How to get there: take buses numbers 1, 21 or 22 and get off at the stop 文化艺术中心.
Before leaving the city
Before heading back to the station to leave this land of contradictions, we decide to take a little time to peacefully walk the streets around our hotel and taste or buy some local typical products. All we see are new buildings and empty streets. So let’s move on to the food!
Typical products of this region are dairy products with a meat base. The Mongolian population prefers meats like mutton and beef, which is sold fresh after cooking, and vacuum sealed is edible even months after buying it. But the true culinary revelations were the dairy products which are so difficult to find in China.
After some searching we found a store selling dairy products where we were able to buy yogurt, milk and fresh cheeses. Our eyes light up upon entering the shop, and the moment is immortalized by a series of ten year old paparazzi that show up out of nowhere.
We continue tasting, trying sweet and salty cheeses, cheese sandwiches, fresh butter and other fresh products. There’s also the fake leather canteens filled with naijiu, a milk-based Chinese liquor (which to me seems a worse version of baijiu).
We leave the shop with a bag full of groceries and the owner’s eyes still sparkling. And at this point we’re ready to leave Ordos.
[First Photo Credits (Creative Commons License): www.flickr.com/photos/rhughes411/]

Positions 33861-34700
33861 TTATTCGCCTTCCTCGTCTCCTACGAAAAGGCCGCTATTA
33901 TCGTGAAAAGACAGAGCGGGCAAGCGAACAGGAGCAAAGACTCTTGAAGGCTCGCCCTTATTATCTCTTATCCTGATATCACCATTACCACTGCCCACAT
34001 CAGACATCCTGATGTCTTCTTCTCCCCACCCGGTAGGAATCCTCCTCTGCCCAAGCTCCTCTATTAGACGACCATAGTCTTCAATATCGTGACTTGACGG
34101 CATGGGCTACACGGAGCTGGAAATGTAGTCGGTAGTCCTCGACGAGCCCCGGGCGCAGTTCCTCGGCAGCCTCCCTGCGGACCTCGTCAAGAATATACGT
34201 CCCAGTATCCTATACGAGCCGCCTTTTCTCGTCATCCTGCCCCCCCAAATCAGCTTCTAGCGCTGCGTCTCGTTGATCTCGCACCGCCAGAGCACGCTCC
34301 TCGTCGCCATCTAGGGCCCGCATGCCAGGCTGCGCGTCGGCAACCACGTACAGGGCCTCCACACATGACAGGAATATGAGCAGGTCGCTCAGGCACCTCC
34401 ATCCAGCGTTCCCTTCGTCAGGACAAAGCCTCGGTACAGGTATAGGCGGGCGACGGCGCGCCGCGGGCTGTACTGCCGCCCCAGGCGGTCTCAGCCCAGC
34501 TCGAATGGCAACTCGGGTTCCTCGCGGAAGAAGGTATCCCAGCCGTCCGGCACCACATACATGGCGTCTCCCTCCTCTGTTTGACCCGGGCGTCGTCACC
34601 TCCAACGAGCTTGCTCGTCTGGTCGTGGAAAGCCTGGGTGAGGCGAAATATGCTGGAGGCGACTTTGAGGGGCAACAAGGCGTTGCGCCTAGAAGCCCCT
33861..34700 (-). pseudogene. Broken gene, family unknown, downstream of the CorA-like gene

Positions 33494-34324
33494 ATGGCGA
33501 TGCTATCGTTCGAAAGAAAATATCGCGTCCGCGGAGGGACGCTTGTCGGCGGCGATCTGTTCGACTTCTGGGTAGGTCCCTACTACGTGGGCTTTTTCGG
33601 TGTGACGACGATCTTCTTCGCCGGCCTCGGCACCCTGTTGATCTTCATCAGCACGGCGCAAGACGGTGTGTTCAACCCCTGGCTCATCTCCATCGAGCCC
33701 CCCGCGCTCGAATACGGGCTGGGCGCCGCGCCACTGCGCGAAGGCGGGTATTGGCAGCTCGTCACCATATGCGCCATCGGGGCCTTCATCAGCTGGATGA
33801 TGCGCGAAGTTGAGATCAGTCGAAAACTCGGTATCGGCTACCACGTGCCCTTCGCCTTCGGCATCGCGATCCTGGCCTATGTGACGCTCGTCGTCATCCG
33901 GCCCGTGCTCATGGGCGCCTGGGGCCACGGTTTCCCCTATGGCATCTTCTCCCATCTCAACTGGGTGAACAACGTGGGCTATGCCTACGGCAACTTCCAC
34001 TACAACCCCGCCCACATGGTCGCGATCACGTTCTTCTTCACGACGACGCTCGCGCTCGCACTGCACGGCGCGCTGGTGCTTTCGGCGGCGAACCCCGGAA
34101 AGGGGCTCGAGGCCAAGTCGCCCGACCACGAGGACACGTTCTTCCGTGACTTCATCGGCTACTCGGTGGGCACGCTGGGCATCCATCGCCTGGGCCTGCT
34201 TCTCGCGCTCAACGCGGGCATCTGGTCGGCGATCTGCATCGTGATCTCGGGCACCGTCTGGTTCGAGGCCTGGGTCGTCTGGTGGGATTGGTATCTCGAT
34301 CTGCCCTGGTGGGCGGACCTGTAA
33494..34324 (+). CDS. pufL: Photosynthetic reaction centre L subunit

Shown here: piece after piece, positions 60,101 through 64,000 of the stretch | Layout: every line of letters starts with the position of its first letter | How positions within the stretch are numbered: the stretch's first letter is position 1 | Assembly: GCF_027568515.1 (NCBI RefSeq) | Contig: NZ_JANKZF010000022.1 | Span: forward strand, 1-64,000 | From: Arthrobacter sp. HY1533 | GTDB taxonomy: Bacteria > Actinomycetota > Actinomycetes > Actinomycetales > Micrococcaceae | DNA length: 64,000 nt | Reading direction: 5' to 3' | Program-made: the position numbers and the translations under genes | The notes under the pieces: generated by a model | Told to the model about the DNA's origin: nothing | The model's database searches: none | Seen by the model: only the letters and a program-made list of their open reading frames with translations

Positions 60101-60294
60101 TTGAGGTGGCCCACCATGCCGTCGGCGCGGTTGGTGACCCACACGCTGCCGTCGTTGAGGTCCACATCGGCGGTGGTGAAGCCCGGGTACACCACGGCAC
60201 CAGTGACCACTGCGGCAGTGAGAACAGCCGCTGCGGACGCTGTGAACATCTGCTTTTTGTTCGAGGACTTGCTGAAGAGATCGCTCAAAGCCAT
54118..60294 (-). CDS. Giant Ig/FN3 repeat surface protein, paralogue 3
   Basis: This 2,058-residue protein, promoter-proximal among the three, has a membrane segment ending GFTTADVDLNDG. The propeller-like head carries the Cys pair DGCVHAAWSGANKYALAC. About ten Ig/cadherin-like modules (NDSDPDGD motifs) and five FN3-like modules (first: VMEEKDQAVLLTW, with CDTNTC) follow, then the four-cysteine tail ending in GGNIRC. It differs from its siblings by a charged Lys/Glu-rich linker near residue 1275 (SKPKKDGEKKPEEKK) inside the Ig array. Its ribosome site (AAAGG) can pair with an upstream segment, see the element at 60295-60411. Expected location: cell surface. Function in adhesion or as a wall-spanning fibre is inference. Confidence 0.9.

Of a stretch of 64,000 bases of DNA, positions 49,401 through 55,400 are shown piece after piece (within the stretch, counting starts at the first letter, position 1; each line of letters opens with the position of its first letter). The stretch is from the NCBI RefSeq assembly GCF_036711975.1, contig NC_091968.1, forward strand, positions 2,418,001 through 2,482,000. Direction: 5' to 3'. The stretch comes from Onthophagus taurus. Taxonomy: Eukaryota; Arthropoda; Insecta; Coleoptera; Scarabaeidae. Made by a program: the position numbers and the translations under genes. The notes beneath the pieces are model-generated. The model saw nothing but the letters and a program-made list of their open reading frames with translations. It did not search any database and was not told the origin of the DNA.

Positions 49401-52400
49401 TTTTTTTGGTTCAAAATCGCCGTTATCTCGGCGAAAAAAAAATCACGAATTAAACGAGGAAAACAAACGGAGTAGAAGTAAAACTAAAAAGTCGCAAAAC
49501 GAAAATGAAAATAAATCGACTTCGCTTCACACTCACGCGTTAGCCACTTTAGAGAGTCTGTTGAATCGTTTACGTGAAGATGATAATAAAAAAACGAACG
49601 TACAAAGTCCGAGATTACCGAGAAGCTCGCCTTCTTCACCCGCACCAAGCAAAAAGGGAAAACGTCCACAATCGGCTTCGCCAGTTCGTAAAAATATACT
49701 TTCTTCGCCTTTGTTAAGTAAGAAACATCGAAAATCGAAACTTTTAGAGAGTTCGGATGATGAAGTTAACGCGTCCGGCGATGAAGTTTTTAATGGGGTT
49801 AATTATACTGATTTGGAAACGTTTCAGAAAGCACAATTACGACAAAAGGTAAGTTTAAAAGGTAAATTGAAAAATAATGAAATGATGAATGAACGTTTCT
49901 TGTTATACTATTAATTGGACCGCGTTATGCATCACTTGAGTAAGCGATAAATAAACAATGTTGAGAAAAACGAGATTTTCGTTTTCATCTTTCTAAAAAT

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Filed Under: Travel around AsiaTagged With: Inner Mongolia, Ordos, Travel in China
The Kangbashi district of Ordos, China is a marvel of urban planning, 137-square miles of shining towers, futuristic architecture and pristine parks carved out of the grassland of Inner Mongolia. It is a thoroughly modern city, but for one thing: No one lives there.
Well, almost nobody. Kangbashi is one of hundreds of sparkling new cities sitting relatively empty throughout China, built by a government eager to urbanize the country but shunned by people unable to afford it or hesitant to leave the rural communities they know. Chicago photographer Kai Caemmerer visited Kangbashi and two other cities for his ongoing series Unborn Cities. The photos capture the eerie sensation of standing on a silent street surrounded by empty skyscrapers and public spaces devoid of life. "These cities felt slightly surreal and almost uncanny," Caemmerer says, "which I think is a product of both the newness of these places and the relative lack of people within them."
China has built hundreds of new cities over the last three decades as it reshapes itself into an urbanized nation with a plan to move 250 million rural inhabitants—more than six times the population of California—into cities by 2026. The newly minted cities help showcase the political accomplishments of local government officials, who reason that real estate and urban development is a safe, high-return investment that can help fuel economic growth.